Outdated oil and gas policies are shortchanging American and Western state taxpayers.
Royalties & Public Revenues from Energy Development on American Lands
Oil, natural gas, coal, and other energy resources from our American public lands provide an important source of public revenue. But decades-old policies are benefiting oil and gas companies at the expense of American taxpayers.
How oil and gas leasing and development works on U.S. public lands
The Bureau of Land Management (BLM) is the agency charged with ensuring Americans receive a fair return from resource extraction on public lands, while striking a balance between land protection and development.
When the BLM leases public land to private companies, the companies are obligated to repay the public for the use of the lands, as well as the raw materials like coal, oil, and natural gas that are extracted. These payments – in the form of bids, rentals, and royalties – are a critical source of funds and represent one of the largest nontax sources of revenue for the U.S. government.
But the current regulatory system allows companies to get a sweetheart deal on national public lands at nearly every step of the production process: antiquated minimum leasing bids, rental rates, royalty rates, and loopholes on public lands cost taxpayers hundreds of millions every year.
Federal royalty rates for oil and gas extraction are much lower than state rates
The state of Texas charges a 25 percent royalty on its state lands, while states in the Rocky Mountain West charge royalties between 16.67 percent and 18.75 percent. But the royalty rate on national public lands – which hasn’t been updated since the 1920s – is more than one-third lower, at 12.5 percent.
A royalty is what a company pays to a mineral owner – in this case the American taxpayer – for the right to extract oil and natural gas from their land.
By not charging higher rates to drill on federal lands, the federal government costs American taxpayers up to $730 million in gross revenues each year, with state taxpayers losing an equal amount. State and local taxpayers are also shortchanged, because half of royalty revenues are given to the state in which the drilling occurs.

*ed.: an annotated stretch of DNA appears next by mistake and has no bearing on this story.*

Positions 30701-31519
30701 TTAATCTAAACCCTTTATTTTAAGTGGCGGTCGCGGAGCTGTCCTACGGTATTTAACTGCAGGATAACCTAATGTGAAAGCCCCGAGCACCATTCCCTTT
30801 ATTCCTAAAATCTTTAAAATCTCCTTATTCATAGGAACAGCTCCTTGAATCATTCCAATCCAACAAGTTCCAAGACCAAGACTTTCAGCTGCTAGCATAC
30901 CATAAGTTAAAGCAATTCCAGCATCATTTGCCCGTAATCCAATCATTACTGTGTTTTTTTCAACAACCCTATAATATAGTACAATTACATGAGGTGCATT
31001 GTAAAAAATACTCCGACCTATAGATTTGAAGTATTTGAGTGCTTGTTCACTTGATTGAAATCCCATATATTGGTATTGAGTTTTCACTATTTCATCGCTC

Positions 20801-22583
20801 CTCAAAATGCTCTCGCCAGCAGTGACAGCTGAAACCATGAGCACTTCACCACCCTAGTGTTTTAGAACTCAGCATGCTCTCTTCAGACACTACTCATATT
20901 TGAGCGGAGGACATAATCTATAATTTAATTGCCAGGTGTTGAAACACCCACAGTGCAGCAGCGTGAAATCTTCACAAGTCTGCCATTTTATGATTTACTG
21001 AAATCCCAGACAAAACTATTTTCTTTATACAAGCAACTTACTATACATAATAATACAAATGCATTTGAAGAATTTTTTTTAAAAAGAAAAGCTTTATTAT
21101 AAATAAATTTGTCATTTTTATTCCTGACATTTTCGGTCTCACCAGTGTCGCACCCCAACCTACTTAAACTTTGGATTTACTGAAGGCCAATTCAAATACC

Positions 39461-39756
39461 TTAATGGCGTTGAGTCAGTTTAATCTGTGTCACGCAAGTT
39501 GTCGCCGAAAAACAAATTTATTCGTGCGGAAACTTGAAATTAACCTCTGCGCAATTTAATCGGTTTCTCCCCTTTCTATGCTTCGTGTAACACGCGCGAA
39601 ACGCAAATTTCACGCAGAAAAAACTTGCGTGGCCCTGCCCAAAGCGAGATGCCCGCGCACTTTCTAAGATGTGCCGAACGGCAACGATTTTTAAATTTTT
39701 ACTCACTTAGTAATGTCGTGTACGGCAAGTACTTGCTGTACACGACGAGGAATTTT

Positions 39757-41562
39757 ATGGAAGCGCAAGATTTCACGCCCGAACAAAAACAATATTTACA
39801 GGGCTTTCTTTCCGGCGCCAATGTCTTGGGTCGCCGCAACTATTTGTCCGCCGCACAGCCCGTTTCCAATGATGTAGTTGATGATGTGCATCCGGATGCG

Oil companies can obtain public lands for absurdly low prices
Oil companies lease public lands at auction, and pay a minimum bid to obtain these lands. But, the minimum bids have not been updated for decades. Currently, companies can lease an acre of land for a minimum bid of $2.00 per acre. In 2014, nearly 100,000 acres were obtained in Western states for only $2.00 per acre and so far in 2015 nearly 25 percent of all leases sold for the minimum bid.
Low rental rates encourage companies to sit on leases and avoid producing oil and gas
Oil companies have ten years to begin producing oil and gas on a lease. In the meantime, companies can idle the leases and pay only $1.50 per acre each year.
Of the nearly 35 million acres currently leased to oil companies, almost 22 million acres are held but not used.
Adjusting rental rates to just $3.00 per year for the first five years of a lease and $5.00 per year thereafter would have generated an additional $56 million during fiscal year 2013. Plus, higher rental rates would encourage companies to bring idled leases into production, generating even more royalty revenue for American taxpayers.
Coal companies are selling themselves coal to dodge royalty payments
On public lands, coal companies are currently gaming the system and dodging fair royalties by selling coal to their own subsidiaries at reduced rates. In effect, they are paying a royalty on far-below market rates for coal. One analysis determined that the five biggest coal companies have 566 subsidiaries and affiliates to which they sell coal.
Coal companies are also receiving a sweetheart deal on the leases they buy from the Bureau of Land Management. Indeed, some coal lease sales have resulted in coal being sold for just one dollar a ton. But the coal is ultimately sold for a much higher price. These subsidies have left billions of dollars on the table.
Here are some key facts about how American taxpayers are not getting a fair share from oil, natural gas, and coal extracted from their public lands.
- Oil and gas companies pay less than a cup of coffee to rent an acre of national public lands for a year.
- Despite oil production climbing to record heights, federal royalty rates are outdated and lagging behind royalty rates charged by Western states.
- In 2014, nearly 100,000 acres in seven Western states were acquired with a minimum bid of only $2.00 per acre.
- The oil and gas industry is not required to compensate taxpayers for gas vented or flared during the drilling process on public lands. Between 2008 and 2013, methane pollution from venting and flaring from onshore federal leases rose more than 51 percent.
- American taxpayers are responsible for covering the costs of inspecting onshore oil and gas wells and ensuring that laws are enforced.